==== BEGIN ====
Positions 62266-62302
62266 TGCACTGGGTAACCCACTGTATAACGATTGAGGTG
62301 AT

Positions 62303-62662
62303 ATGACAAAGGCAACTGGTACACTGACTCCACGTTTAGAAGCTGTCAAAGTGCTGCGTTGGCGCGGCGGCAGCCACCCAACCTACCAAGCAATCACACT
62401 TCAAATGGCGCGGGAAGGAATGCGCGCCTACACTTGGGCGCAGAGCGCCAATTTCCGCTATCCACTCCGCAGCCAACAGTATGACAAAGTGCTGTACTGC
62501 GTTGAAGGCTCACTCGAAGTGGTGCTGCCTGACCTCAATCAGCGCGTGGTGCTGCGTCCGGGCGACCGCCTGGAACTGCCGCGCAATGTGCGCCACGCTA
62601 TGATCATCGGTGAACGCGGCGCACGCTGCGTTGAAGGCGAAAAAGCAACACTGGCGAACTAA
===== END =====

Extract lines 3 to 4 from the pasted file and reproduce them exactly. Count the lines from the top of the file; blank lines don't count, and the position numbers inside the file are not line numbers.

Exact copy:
62301 AT

Positions 62303-62662